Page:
Electroporation technique for siRNA experiments
Patient-derived PB and/or BM MNC were first treated with ammonium chloride to deplete mature, non-nucleated red blood cells, washed in RPMI, and then plated into methylcellulose (see Hematopoietic progenitor colony forming assays for further details) to allow for progenitor expansion. Cells were liberated from methylcellulose by solubilizing them with PBS warmed to 37 °C. Cells were washed with RPMI before being re-suspended in Lonza electroporation solution from Kit C (Lonza, Basel, Switzerland) and electroporated using program W-001 using the Amaxa nucleofector (Lonza, Basel, Switzerland). For every one million cells transfected, 2 µg of plasmid constructs or 60 pg of siRNA was used. Electroporation efficiency was monitored by transfecting an eGFP construct as a control. After electroporation, cells were maintained in RPMI supplemented with StemSpan (StemCell Technologies #02691) for 72 h before experiments were conducted.
Recombinant adenoviral transduction procedure
We utilized eGFP Adenovirus (#1060) and NRAS viral oncogene homolog adenovirus (#1565), both from Vector Biolabs (Malvern, PA) for the transduction procedure. Briefly, we aliquoted 10 million PBMC cells from CMML patients into 1 mL of RPMI and added either control (GFP) or NRAS-expressing adenovirus at an MOI of 100. We spun the cells for 30 min at 1200 RPM and let the cells sit an additional 30 min at room temperature. We then collected the cells and plated them at the same concentration (using RPMI) into cytokine enriched methylcellulose media for colony formation (MethoCultTMGF H4434, StemCell Technologies, Vancouver, CA). After 7 days at 37 °C, we enumerated and imaged the progenitor colony growth.
In vitro drug studies on progenitor colonies with PLK1 inhibitor
Patient-derived PB and/or BM MNC were plated at 4 × 104 cells per well in 96-well plates in 200 µL of RPMI supplemented with 10% fetal bovine serum and 10X StemSpan (StemCell Technologies #02691)47. Media was also supplemented with either DMSO as a vehicle control. Volasertib (PLK1 inhibitor) was tested at concentrations 10 nM, 100 nM, 250 nM, 500 nM, and 1000 nM. On day 4 after plating the cells, they were centrifuged to aspirate and replace media. Drug assays were completed on day seven. At this time, cells in each well were counted using a hemocytometer. Subsequently, an MTS assay was performed following the manufacturer’s protocol.
PVDF membranes were blocked in Tris-buffered saline and 0.3% Tween-20 (TBST) with 5% skim milk overnight at 4 °C. Primary antibodies used in western blotting were prepared in a solution of TBST with 2% skim milk at a working concentration of 1:1000 and included antibodies against PLK1 (4535), KMT2A (14197), phospho-ERK1/2 (Thr202/Tyr204), JAK2 (3230), and STAT3 (4904) all from Cell Signaling Technology. Antibodies were also used against vinculin (Bethyl, A302-535A), total ERK1/2 (R&D, MAB1576), NRAS (Santa Cruz, Sc-31). HRP-conjugated goat anti-rabbit IgG (Millipore, 12-348) and goat anti-mouse IgG (Millipore, 12-349) secondary antibodies were used at a concentration of 1:5000 and detected using SuperSignal West Dura Extended Duration Substrate (Thermo Scientific, 34076).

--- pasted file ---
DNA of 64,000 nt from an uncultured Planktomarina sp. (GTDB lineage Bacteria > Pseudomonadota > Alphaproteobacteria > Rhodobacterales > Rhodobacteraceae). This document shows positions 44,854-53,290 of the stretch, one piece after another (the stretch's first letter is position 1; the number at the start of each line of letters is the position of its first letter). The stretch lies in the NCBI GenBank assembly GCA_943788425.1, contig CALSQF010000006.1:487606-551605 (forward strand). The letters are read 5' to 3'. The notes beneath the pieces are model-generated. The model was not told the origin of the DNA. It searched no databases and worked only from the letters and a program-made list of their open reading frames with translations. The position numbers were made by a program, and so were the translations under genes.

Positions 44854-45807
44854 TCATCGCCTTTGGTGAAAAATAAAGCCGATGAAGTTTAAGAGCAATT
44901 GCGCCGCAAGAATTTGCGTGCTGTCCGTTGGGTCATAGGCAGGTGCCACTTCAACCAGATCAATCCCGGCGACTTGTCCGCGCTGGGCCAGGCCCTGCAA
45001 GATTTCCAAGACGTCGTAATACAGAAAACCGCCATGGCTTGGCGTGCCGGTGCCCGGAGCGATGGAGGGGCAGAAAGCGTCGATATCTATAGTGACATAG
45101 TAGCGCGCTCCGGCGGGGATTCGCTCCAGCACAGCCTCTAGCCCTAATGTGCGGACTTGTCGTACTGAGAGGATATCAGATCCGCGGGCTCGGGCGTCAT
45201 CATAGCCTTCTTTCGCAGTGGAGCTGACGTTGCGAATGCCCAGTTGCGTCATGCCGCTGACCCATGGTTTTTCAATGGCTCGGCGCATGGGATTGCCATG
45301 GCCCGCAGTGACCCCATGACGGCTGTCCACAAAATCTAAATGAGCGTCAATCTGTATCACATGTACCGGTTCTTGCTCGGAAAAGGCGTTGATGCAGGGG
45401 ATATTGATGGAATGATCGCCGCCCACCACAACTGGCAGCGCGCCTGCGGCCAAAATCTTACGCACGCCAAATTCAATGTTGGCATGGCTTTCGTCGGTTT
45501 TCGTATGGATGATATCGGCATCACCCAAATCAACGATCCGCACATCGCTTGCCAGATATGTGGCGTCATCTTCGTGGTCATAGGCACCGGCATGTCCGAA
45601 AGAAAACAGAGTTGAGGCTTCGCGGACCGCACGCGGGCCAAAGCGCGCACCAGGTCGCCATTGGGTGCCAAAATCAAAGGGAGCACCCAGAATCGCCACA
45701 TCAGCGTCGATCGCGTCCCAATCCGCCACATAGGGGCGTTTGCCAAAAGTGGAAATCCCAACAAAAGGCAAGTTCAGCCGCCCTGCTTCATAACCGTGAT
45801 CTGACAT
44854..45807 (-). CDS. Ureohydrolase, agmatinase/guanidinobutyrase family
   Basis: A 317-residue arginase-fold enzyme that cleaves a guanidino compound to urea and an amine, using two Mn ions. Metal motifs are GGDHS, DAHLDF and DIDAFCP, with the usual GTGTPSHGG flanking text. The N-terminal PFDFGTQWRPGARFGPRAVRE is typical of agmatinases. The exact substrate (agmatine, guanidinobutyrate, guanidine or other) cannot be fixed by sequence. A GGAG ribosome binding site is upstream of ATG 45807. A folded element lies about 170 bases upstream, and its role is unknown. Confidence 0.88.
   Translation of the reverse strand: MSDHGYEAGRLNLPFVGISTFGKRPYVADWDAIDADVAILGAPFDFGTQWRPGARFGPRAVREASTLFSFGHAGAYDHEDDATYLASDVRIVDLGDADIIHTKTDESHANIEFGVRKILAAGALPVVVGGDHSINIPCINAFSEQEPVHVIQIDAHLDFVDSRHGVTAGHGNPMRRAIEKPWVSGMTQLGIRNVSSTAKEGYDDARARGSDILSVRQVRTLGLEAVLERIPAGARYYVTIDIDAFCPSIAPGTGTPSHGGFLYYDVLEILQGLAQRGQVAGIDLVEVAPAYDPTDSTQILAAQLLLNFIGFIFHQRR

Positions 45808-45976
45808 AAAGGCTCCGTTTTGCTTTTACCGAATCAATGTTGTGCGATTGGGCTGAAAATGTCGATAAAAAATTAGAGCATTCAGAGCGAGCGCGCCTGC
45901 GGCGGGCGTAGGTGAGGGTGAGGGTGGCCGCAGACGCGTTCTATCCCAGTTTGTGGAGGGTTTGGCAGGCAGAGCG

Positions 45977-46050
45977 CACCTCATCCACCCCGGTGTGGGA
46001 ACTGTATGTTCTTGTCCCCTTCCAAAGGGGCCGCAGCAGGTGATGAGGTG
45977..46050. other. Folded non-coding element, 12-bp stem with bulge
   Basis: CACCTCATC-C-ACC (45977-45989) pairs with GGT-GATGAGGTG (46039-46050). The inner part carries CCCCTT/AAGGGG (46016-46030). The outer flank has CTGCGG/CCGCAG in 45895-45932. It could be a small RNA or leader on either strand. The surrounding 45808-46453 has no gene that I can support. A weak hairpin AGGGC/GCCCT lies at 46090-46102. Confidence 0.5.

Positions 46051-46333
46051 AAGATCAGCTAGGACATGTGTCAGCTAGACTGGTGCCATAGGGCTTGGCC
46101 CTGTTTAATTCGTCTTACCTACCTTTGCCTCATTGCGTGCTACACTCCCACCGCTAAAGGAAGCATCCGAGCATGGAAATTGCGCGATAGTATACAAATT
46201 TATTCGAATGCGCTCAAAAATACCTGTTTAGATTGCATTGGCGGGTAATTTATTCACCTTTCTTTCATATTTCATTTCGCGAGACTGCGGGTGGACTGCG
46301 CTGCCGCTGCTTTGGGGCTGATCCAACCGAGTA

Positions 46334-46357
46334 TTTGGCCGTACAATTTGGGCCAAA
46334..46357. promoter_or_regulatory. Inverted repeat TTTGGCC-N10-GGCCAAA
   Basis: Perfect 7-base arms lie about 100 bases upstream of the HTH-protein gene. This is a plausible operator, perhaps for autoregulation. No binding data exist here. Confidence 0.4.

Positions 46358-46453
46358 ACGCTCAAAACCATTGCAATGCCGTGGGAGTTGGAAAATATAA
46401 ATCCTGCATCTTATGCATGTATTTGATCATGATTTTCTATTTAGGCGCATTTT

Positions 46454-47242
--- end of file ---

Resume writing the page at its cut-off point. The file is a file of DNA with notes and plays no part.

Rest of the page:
Genetically engineered mouse models
The NRASG12D+ genetically engineered mouse model used for this manuscript was developed in collaboration with the Zhang laboratory at the University of Wisconsin in Madison. All mouse lines were maintained in a pure C57BL/6 genetic background (>N10). Mice bearing a conditional oncogenic Nras allele (NrasLox-stop-Lox (LSL) G12D/+) were crossed to Vav-Cre63 mice to generate the experimental mice, including Nras LSL G12D/+; Vav-Cre, and Vav-Cre mice. These mice were genotyped as previously described64,65. All animal experiments were conducted in accordance with the Guide for the Care and Use of Laboratory Animals and approved by an Animal Care and Use Committee. For lineage analysis of PB and BM, flow cytometric analyses were performed as described66. Stained cells were analyzed on a LSR II flow cytometer (BD Biosciences). Antibodies specific for surface antigens Mac-1 (M1/70) and Gr-1 (RB6-8C5) were purchased from eBioscience. Surface proteins were detected with FITC-conjugated antibodies (eBioscience unless specified) against B220 (RA3-6B2), Gr-1 (RB6-8C5), CD3 (17A2, Biolegend), CD4 (GK1.5), CD8 (53-6.7), and TER119 (TER-119, 14-5921-85), and PE-conjugated anti-CD117/c-Kit (2B8) antibody. To analyze phospho-ERK1/2, total BM cells were deprived of serum and cytokines and then stimulated with cytokines as previously described66. Phospho-ERK1/2 was analyzed in defined Lin-/low c-Kit+ cells as described. Phospho-ERK1/2 was detected by a primary antibody against phospho-ERK (Thr202/Tyr204; Cell signaling Technology) followed by APC-conjugated donkey anti-rabbit F(ab′)2 fragment (Jackson ImmunoResearch, AB-2340601). Mouse tissues were fixed in 10% neutral buffered formalin (Sigma-Aldrich) and further processed at the Experimental Pathology Laboratory at the University of Wisconsin-Madison and at the Mayo Clinic.